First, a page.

Monday, August 4, 2008

Making Simple.IoC Even More Simple

Believe it or not, the following code represents most of LinFu.IoC's functionality when managing service instances:

// The SimpleContainer will handle unnamed services
public class SimpleContainer : IContainer
{
private readonly Dictionary _factories = new Dictionary();

public virtual bool SuppressErrors
{
get; set;
}

public virtual void AddFactory(Type serviceType, IFactory factory)
{
_factories[serviceType] = factory;
}

public virtual bool Contains(Type serviceType)
{
return _factories.ContainsKey(serviceType);
}

public virtual object GetService(Type serviceType)
{
object result = null;
if (!_factories.ContainsKey(serviceType) && !SuppressErrors)
throw new ServiceNotFoundException(serviceType);

if (!_factories.ContainsKey(serviceType) && SuppressErrors)
return null;

// Use the corresponding factory
// and create the service instance
var factory = _factories[serviceType];
if (factory != null)
result = factory.CreateInstance(this);

return result;
}
}

// The named container will handle named services
public class NamedContainer : SimpleContainer, INamedContainer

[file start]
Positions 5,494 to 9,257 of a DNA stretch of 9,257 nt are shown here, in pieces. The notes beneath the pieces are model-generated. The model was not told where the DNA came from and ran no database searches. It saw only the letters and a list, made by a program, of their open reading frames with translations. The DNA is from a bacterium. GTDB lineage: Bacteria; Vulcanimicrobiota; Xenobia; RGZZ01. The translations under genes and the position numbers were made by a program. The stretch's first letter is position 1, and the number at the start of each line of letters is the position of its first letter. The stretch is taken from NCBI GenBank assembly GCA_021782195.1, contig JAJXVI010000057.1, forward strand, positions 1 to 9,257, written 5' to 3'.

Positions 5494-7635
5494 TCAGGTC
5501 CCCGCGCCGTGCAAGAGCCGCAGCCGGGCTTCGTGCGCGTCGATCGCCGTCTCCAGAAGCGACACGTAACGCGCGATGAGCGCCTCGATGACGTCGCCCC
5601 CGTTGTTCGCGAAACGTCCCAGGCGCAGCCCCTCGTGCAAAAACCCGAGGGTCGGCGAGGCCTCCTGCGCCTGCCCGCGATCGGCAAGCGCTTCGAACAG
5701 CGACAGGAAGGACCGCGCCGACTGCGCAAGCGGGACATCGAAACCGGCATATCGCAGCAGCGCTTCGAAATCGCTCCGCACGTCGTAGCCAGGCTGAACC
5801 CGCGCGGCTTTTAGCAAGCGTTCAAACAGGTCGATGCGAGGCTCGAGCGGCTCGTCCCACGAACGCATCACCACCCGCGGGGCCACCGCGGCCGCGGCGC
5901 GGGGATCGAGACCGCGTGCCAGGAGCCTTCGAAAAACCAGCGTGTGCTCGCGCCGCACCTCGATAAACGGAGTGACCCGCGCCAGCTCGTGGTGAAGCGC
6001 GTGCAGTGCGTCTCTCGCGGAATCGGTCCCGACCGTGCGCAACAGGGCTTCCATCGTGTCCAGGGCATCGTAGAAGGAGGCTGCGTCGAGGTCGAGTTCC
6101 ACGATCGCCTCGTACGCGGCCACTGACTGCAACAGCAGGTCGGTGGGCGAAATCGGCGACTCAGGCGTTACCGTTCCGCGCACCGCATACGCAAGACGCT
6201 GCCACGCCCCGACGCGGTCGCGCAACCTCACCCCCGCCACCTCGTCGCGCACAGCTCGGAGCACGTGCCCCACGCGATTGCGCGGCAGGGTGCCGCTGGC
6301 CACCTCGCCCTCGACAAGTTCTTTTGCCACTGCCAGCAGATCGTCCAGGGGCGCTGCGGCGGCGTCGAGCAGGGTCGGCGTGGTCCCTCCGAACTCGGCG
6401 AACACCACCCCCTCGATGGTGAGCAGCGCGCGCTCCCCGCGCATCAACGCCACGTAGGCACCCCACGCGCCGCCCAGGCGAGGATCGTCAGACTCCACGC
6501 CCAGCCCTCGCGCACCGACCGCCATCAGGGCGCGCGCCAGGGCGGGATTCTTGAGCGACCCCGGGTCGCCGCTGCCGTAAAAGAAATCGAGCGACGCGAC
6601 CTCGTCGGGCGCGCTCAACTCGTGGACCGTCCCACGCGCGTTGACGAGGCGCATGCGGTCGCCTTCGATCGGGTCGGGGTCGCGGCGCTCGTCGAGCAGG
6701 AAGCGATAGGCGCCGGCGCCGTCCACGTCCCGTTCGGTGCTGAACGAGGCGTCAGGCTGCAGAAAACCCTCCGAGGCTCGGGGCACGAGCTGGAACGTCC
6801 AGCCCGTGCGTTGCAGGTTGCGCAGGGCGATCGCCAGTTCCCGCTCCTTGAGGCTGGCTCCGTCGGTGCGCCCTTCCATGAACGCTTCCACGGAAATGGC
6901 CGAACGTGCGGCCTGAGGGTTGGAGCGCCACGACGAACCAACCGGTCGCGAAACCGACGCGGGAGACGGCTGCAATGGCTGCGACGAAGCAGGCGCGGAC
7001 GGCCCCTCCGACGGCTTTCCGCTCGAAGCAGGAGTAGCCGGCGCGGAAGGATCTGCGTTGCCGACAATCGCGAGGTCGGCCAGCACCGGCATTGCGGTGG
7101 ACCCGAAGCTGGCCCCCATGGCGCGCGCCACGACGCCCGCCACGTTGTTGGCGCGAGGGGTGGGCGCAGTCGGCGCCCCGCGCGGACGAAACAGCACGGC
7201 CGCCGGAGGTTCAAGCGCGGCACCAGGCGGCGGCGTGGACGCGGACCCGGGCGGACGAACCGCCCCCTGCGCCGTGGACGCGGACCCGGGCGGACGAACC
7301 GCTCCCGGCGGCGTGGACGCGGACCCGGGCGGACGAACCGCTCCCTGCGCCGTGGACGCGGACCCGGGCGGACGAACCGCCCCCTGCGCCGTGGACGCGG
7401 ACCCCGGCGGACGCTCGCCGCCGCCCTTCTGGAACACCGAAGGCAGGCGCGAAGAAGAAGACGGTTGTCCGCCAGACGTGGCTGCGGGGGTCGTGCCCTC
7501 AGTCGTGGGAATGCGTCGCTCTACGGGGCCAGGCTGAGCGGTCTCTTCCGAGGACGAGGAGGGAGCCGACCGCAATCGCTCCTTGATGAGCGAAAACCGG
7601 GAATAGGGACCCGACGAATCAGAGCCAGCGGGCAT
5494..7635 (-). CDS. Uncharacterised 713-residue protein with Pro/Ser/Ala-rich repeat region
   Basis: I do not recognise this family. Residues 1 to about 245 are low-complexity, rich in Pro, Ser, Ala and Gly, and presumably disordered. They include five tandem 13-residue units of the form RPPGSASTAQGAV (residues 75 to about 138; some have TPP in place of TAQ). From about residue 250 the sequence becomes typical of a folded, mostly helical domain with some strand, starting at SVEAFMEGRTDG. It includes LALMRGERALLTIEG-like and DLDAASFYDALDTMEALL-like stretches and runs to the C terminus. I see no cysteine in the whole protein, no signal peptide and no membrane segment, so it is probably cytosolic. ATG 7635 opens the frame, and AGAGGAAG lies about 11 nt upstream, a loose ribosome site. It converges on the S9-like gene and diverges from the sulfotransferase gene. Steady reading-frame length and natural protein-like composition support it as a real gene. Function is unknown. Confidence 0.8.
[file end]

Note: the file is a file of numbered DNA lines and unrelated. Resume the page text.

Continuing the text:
{
protected readonly Dictionary> _namedFactories =
new Dictionary>();

public virtual void AddFactory(string serviceName, Type serviceType, IFactory factory)
{
if (serviceName == string.Empty)
{
AddFactory(serviceType, factory);
return;
}
// Create the entry, if necessary
if (!_namedFactories.ContainsKey(serviceName))
_namedFactories[serviceName] = new Dictionary();

_namedFactories[serviceName][serviceType] = factory;
}

public virtual bool Contains(string serviceName, Type serviceType)
{
// Use the standard IContainer.Contains(Type)
// if the service name is blank
if (serviceName == string.Empty)
return Contains(serviceType);

return _namedFactories.ContainsKey(serviceName) &&